5. #305
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    Re: Is it unreasonable for the wealthiest to pay a little more?

    I do support the wealthy paying more. 25% of $1 million IS more than 25% of $50,000.

  6. #306
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    Re: Is it unreasonable for the wealthiest to pay a little more?

    Quote Originally Posted by the_recruit View Post
    I do support the wealthy paying more. 25% of $1 million IS more than 25% of $50,000.
    funny how that works out isn't it? 10% OF $1 million IS more than 25% of $50,000. but you'd see some retard squealing that the rich only pay half as much because 10% is less than 25%.

    like the guy who tried to tell me that there were more people in the bottom 20% of the population than there were in the top 20%


    these guys cry about wanting the rich to pay the same % and too stupid to realize that actual dollars pay the bills...and not precentages.
    The best argument against democracy is a five-minute conversation with the average voter.

    An appeaser is one who feeds a crocodile, hoping it will eat him last.

  7. #307
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    Re: Is it unreasonable for the wealthiest to pay a little more?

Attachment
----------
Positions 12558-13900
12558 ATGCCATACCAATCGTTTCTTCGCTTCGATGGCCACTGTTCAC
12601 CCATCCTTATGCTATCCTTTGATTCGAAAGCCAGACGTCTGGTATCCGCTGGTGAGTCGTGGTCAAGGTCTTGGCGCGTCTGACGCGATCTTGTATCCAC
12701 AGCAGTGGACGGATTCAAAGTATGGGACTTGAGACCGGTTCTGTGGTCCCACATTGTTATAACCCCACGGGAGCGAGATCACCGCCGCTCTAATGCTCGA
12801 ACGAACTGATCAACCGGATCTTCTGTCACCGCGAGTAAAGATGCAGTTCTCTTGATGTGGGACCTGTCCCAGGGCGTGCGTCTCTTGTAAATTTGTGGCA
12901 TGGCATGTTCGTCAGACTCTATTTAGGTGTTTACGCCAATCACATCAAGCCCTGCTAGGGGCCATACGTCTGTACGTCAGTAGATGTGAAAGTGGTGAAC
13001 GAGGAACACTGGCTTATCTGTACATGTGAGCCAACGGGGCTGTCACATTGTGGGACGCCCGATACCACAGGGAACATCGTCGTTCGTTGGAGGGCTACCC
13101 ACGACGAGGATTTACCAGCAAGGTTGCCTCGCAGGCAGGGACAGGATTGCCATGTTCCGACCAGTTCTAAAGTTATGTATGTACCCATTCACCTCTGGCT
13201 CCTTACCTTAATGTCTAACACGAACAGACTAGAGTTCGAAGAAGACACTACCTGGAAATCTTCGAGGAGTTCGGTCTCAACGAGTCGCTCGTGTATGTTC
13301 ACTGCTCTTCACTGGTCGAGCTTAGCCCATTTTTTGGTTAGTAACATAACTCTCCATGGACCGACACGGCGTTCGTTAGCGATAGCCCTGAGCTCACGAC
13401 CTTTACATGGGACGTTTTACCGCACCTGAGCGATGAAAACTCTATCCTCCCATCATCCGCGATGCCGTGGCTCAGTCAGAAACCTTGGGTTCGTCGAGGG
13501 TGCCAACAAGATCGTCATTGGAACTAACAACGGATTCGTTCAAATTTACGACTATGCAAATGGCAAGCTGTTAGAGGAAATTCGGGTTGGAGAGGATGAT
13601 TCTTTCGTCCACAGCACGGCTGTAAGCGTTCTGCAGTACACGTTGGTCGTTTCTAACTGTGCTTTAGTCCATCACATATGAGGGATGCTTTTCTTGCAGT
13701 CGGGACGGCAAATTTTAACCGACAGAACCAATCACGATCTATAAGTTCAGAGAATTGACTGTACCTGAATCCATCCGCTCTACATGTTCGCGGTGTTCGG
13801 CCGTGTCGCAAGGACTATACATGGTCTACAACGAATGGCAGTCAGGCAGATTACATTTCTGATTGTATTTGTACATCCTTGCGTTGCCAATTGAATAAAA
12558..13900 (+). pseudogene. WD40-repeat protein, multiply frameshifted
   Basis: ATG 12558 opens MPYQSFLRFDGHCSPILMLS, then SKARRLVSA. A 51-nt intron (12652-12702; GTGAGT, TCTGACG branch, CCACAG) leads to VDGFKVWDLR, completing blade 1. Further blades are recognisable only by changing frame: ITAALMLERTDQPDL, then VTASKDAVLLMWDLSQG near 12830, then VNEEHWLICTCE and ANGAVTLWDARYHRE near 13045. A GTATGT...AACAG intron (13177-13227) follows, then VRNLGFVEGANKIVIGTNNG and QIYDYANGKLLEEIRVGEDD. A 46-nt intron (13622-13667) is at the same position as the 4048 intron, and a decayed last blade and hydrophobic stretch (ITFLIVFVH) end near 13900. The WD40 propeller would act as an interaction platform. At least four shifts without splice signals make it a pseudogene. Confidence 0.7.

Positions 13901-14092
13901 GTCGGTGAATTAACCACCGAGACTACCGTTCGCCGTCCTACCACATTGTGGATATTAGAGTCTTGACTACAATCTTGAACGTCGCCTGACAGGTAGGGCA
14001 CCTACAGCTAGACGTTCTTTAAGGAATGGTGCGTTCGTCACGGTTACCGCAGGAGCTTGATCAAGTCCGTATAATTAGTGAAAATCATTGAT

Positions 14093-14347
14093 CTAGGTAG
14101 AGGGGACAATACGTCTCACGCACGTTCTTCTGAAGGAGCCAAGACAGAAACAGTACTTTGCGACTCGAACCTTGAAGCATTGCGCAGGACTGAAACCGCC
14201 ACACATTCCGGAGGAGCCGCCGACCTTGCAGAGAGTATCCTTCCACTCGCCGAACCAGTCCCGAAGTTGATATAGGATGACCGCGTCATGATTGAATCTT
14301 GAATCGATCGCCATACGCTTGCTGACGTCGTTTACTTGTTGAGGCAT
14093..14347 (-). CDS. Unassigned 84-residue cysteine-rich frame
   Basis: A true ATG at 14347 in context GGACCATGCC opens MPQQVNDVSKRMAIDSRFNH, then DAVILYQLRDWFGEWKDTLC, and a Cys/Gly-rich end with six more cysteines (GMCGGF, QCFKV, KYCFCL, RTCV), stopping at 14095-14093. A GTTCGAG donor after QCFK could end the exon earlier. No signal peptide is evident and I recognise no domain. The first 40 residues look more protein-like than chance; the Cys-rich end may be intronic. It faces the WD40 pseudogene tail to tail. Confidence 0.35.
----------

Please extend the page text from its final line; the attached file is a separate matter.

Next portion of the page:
The falt tax isn't likely to happen. I think this explains why:

    That change, many contend, would allow taxpayers to file their returns on postcards. And surveys suggest positive voter responses to several of the most recent proposals.

    Yet none will be adopted, for at least two reasons. One is that a flat tax would do nothing to make filing tax returns any simpler. But, more important, it would greatly exacerbate longstanding growth in income inequality.

    (snip)

    The much more serious concern is that a flat tax would reinforce the trends toward greater income inequality that have been seen over the last several decades. As documented by a recent Congressional Budget Office study, the top 1 percent of income recipients in the United States earned 275 percent more in 2007 than they did in 1979, adjusted for inflation, a period when the earnings of middle-income households grew by less than 40 percent. A flat tax would increase inequality by substantially reducing rates on the most prosperous households, while increasing them on low- and middle-income households.

    According to an analysis by the nonpartisan Tax Policy Center, Mr. Cain’s proposal would increase the annual tax bill of a typical family of four earning $50,000 a year by more than $4,000, but would reduce the taxes owed by a similar family earning between $500,000 and $1 million by almost $60,000. The center also estimated that families in the top one-tenth of 1 percent of households would enjoy an average annual tax reduction of nearly $1.4 million under the Cain plan. Similar distributional effects are common under all flat-tax plans, not just Mr. Cain’s.